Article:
Why Arkansas should make the biggest defensive jump of any SEC team
Don’t get consumed by the raw numbers of Arkansas’ defense in 2020. They weren’t great. They weren’t even good.
The Razorbacks ranked No. 99 in scoring defense and No. 105 in total defense. More specifically they were No. 102 defending the pass and No. 92 against the run. They finished the year with a 4-game losing streak, and 3 of those games saw the Hogs surrender 50-plus.
Yikes. That’s not exactly the type of note any unit wants to end on. On the surface, that doesn’t exactly scream “inevitable improvement.”
I’ll beg to differ on that. In fact, I’ll take it a step further and say that no SEC defense will improve as much as the Hogs.
Yeah, part of that is because when you actually have room to improve and you aren’t a top-20 defense, it’s in the cards.
Is that my way of saying Arkansas will be a top-20 defense in 2021? No, but a top 30-40 unit doesn’t seem very far-fetched with Barry Odom back, especially for a group that allowed 24.7 points per contest in the first 6 games (that would’ve been good to finish No. 38 in 2020).
By the way, Odom got a raise to $1.75 million after putting up those lackluster raw numbers, which means only 2 defensive coordinators in America (Mike Elko and Alex Grinch) will make more than him. Why? Because through the first 6 games, Arkansas was an entirely different unit. Depth up front was a major issue to close the year. Even as Sam Pittman rose above expectations with a 3-3 start, the looming concern for the stretch run centered around defensive depth. In a year with COVID-related absences, the roster wasn’t in position to withstand injuries up front.
Losing top pass-rushers Jonathan Marshall (NFL) and Julius Coates (transfer portal) won’t help that “destined to improve” argument, but returning a healthy Dorian Gerald will, as well as getting a shot of life from new defensive line coach Jermial Ashley. At Tulsa, Ashley helped a top-30 defense that finished No. 12 in FBS in tackles for loss per game. Pittman knows that depth issues or not, 1.4 sacks per game won’t cut it in the SEC, and neither will a pressure grade that PFF ranked last among SEC teams.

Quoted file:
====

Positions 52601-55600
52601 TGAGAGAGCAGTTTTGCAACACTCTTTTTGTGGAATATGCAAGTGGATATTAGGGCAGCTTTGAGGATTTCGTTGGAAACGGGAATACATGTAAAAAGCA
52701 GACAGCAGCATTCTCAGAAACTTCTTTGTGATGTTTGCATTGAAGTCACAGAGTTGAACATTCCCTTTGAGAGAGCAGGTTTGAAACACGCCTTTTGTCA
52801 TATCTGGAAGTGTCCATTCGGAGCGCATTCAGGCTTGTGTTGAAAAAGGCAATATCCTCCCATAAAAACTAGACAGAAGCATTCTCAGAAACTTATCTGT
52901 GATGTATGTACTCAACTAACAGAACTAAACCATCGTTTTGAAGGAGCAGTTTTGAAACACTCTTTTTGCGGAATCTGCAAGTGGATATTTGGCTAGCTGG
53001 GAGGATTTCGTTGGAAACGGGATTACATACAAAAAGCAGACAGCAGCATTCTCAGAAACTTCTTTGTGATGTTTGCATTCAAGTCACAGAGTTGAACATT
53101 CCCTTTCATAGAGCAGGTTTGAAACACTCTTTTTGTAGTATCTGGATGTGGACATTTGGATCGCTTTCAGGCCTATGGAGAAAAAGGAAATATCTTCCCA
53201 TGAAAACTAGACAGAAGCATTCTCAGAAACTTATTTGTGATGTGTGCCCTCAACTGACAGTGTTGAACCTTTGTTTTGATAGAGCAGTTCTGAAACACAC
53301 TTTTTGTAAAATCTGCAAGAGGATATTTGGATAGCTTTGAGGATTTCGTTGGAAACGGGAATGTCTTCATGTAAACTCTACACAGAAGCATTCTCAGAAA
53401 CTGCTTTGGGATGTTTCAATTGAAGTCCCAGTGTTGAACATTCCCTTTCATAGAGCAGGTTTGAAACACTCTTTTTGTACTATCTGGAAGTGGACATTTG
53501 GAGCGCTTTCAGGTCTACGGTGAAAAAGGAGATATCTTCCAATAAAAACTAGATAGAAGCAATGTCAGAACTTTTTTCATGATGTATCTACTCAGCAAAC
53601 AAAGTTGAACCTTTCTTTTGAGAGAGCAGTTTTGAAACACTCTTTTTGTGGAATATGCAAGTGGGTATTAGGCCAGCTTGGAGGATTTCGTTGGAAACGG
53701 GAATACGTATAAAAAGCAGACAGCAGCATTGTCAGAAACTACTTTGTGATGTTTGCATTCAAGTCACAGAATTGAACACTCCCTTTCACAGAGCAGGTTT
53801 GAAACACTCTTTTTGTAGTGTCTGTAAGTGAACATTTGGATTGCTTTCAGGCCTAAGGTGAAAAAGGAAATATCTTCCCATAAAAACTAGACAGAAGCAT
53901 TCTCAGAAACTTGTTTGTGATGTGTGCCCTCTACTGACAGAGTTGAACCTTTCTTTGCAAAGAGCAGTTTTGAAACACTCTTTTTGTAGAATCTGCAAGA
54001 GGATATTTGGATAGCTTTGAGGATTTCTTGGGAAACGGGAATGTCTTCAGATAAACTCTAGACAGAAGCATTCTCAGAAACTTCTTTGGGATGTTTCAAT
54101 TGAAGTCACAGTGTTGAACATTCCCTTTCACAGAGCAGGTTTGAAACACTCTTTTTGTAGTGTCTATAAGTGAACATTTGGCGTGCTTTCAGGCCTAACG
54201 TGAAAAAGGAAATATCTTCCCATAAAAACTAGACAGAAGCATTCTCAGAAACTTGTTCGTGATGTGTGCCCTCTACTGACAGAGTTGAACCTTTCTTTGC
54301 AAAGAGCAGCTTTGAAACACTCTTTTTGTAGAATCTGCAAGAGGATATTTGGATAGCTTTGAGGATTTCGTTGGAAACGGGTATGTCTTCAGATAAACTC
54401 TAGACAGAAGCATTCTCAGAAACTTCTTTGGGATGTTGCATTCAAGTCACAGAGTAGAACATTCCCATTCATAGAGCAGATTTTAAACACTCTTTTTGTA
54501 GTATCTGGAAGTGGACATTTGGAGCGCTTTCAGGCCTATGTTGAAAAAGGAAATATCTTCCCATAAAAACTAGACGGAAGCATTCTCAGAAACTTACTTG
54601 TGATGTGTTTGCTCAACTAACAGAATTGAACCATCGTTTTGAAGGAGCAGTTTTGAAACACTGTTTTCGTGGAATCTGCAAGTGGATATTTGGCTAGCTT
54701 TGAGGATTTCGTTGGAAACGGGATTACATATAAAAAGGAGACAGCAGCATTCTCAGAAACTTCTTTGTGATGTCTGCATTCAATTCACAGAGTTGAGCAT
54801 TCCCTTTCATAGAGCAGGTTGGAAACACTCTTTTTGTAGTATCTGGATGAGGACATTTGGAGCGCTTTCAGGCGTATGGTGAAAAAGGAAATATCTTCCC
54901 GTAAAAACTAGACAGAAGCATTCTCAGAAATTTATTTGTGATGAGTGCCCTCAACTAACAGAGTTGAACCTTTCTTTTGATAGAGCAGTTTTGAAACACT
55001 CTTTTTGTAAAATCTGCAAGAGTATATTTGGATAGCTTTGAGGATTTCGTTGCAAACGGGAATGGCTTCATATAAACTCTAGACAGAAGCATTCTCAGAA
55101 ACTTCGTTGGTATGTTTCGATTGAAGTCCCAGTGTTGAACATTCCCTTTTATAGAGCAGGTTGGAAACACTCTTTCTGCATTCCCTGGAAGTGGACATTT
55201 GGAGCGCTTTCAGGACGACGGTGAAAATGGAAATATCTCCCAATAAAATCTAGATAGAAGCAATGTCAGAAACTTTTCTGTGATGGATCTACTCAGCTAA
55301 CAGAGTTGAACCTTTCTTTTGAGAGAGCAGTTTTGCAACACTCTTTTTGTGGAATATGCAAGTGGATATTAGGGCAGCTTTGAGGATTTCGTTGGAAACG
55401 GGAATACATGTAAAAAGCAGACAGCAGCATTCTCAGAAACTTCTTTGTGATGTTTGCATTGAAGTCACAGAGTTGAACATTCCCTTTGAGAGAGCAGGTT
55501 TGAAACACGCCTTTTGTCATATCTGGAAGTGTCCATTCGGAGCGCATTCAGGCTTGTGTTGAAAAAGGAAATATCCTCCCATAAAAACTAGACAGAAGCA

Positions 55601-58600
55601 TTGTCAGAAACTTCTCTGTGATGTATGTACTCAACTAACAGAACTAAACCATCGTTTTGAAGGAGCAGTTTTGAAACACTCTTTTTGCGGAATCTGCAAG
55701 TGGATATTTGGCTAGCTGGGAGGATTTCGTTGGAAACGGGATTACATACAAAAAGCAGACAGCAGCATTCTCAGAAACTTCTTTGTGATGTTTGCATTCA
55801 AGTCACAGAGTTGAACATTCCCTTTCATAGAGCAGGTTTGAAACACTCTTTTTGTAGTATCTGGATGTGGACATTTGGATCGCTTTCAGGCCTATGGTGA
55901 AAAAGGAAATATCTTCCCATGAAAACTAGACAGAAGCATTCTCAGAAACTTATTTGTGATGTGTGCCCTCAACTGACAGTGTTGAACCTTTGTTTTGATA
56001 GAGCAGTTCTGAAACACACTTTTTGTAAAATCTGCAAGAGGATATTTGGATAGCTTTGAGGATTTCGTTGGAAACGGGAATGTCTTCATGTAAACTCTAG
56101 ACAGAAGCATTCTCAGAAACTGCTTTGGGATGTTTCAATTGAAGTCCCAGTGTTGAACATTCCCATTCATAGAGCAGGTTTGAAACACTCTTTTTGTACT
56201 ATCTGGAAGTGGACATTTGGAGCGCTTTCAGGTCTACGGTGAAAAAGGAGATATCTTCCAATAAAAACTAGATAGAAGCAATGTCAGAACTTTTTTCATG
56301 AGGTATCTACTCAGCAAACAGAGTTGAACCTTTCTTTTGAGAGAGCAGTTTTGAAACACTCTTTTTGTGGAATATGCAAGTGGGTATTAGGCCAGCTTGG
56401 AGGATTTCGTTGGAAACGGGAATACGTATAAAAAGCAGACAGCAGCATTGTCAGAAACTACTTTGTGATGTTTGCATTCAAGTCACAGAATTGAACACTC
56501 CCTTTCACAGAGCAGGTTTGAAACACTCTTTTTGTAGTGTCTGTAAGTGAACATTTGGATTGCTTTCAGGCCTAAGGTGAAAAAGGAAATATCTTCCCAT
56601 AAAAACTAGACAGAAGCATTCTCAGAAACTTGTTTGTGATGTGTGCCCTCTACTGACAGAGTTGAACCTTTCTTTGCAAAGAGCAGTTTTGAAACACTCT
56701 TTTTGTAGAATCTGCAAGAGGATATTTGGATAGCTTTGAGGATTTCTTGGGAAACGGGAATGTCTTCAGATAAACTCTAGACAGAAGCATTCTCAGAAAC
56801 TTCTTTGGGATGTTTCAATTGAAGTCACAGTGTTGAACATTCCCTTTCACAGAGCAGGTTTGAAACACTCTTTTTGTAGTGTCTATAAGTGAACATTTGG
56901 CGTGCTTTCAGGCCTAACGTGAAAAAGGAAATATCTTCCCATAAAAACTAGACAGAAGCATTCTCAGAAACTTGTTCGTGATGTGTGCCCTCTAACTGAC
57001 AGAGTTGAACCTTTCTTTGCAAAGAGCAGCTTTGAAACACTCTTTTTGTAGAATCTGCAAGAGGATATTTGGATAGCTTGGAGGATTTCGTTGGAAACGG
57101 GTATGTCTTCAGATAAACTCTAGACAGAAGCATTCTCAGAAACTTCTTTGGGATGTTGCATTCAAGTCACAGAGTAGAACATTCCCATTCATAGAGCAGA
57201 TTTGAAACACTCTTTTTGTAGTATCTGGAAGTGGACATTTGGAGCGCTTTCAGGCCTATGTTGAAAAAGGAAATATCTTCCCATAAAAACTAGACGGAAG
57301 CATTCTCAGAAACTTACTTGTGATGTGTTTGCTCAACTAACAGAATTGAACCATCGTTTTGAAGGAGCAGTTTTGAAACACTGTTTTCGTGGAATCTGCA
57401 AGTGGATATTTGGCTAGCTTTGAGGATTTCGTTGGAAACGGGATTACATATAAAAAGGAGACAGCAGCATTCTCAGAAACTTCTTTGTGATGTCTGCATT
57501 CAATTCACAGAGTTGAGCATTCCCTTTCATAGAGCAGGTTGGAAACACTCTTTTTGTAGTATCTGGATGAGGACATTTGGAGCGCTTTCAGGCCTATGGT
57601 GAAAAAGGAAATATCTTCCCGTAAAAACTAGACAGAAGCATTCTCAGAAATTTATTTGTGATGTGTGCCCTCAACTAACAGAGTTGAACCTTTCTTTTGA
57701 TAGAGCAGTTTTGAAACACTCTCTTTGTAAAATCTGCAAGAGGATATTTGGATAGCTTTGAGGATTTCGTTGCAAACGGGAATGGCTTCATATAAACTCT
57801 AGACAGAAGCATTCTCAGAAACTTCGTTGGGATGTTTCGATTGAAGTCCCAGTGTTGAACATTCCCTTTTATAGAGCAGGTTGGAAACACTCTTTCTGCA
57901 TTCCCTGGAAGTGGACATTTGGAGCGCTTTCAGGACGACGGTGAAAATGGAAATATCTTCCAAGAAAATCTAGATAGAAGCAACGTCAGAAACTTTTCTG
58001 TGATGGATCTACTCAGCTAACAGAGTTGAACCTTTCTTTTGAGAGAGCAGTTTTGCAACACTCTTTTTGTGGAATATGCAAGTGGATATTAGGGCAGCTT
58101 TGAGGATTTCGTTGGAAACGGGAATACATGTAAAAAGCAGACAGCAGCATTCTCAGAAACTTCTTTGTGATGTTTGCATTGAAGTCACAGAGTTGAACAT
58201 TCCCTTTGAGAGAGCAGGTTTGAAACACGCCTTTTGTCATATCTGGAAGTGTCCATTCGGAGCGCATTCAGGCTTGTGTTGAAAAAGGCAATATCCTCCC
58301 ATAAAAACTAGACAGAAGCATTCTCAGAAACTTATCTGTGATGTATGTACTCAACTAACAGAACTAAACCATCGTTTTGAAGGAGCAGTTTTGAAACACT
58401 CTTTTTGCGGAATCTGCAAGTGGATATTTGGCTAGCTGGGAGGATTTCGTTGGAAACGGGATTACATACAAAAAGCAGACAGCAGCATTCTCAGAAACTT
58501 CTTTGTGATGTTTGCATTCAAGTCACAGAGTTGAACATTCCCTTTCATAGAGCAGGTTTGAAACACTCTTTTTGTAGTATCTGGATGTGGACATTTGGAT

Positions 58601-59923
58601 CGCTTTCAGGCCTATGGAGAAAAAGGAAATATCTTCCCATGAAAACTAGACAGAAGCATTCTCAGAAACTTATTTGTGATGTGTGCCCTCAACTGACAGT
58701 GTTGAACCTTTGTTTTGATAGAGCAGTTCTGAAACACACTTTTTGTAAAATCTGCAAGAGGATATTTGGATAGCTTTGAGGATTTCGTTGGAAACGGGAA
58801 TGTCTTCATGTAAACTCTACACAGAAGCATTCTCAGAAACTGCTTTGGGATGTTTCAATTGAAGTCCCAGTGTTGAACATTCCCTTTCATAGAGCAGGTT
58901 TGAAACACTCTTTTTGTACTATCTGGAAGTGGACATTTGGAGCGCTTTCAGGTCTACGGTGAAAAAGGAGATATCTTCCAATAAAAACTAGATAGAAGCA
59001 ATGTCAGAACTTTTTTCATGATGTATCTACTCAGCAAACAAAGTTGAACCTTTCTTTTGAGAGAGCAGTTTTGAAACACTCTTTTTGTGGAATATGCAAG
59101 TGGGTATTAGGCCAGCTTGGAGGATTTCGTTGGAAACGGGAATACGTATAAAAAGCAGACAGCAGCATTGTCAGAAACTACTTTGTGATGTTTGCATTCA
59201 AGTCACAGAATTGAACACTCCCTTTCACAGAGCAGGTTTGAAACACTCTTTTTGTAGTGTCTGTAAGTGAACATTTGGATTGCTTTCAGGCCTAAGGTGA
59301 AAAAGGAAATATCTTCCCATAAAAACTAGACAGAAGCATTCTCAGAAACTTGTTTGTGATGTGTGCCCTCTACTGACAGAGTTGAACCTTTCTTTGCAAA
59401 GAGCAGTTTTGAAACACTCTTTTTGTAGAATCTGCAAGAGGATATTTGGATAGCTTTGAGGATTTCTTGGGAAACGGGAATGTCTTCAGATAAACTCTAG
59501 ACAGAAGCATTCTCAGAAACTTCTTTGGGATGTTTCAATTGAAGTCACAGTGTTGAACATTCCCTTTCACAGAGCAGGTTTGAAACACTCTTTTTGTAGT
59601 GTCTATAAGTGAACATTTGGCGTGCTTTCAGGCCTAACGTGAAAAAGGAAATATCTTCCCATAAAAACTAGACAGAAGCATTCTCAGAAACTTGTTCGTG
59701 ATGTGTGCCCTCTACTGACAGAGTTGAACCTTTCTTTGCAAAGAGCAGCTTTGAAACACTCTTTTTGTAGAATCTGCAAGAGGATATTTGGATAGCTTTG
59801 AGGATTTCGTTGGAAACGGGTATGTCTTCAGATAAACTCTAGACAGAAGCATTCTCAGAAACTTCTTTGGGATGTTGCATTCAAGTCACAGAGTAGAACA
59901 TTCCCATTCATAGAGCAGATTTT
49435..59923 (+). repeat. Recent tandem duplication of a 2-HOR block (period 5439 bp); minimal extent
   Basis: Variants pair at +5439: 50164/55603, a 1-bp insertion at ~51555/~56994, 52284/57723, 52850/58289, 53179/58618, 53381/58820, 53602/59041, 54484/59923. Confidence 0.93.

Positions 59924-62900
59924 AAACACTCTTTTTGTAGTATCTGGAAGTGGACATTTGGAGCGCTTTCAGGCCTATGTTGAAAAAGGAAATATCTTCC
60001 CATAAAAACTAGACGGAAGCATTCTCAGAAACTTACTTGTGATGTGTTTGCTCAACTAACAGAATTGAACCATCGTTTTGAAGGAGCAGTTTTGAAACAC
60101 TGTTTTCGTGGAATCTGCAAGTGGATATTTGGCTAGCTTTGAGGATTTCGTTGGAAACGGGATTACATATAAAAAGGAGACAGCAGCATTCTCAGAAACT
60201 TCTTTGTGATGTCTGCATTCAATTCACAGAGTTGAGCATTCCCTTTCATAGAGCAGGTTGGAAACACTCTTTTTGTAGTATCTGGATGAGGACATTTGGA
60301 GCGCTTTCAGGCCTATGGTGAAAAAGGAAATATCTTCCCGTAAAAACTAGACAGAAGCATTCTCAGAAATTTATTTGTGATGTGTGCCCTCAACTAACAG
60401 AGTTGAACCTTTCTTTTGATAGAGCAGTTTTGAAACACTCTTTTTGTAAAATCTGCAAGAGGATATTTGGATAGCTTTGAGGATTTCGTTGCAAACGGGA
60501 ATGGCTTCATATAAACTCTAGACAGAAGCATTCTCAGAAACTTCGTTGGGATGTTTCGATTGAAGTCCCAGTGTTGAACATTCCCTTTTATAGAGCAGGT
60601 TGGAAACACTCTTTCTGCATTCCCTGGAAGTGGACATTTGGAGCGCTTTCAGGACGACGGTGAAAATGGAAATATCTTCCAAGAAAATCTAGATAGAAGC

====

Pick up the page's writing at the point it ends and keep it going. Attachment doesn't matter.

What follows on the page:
The good news? And perhaps the entire reason that defensive improvement feels imminent beyond the whole “it’s not an all-SEC schedule” thing?
(I do actually think the schedule thing is a factor. The Arkansas defense seemed like a team that really could’ve used the occasional Group of 5/FCS break to get healthy at points last year instead of battling SEC rosters every week. I thought the Mizzou game was a good example of a unit that ran out of gas.)
It’s what Arkansas returns. The Hogs are No. 15 in FBS in percentage of returning defensive production, which is the best in the SEC.
Sure, it helps when tackling machine/folk hero Grant Morgan is back. Morgan racked up 111 tackles in just 9 games, which was good for No. 3 in FBS. The first-team All-SEC linebacker, who missed the regular-season finale, is back to lead a unit that includes fellow starting linebacker Bumper Pool (who also was banged up down the stretch), as well as breakout safeties Jalen Catalon and Joe Foucha. Marshall is the lone starter Arkansas will replace.
The guys up front who got significant snaps as underclassmen in 2020 like Isaiah Nichols and Eric Gregory should get to play alongside Zach Williams, who flashed major potential early before playing limited snaps in the latter half of the season. It’s defensive end where Arkansas needs to get better, though the pieces are in place for that to happen.
The other good news is that instead of getting their first spring practice with this coaching staff wiped out like it did last year, this Arkansas defense is getting a (relatively) normal spring. It no longer has to adapt to Odom’s 3-2-6 on the fly. That seems as significant as anything.
This is the first time since 2013 at Memphis that Odom has a Year 2 as a coordinator. That group went from No. 80 in FBS to No. 45 with an improvement of nearly 6 points per game. More notable was the fact that Odom turned Memphis into the No. 11 run defense in America in Year 2.
He hopes to do at Arkansas, where he stayed instead of leaving for a job like LSU or Texas, both of which reportedly offered more than what Odom got to stay in Fayetteville. It’ll be interesting to see what Odom does with expectations. This is no longer a roster that’ll be compared to one with NCAA sanctions like last year’s group (according to an anonymous coach). This is a group that, when healthy, showed it could slow down legitimate SEC offenses. Even if the takeaway numbers decline, the Hogs defense should improve in virtually every other area.
The last time Arkansas had a defense finish in the top half of FBS in scoring was 2014. That’s actually the only time that happened in the post-Bobby Petrino era, which is now entering Year 10 (what a strange thought). That should change in 2021. It’ll be a surprise if Arkansas doesn’t improve by a touchdown per game.
Soon, those raw numbers will be worth looking at.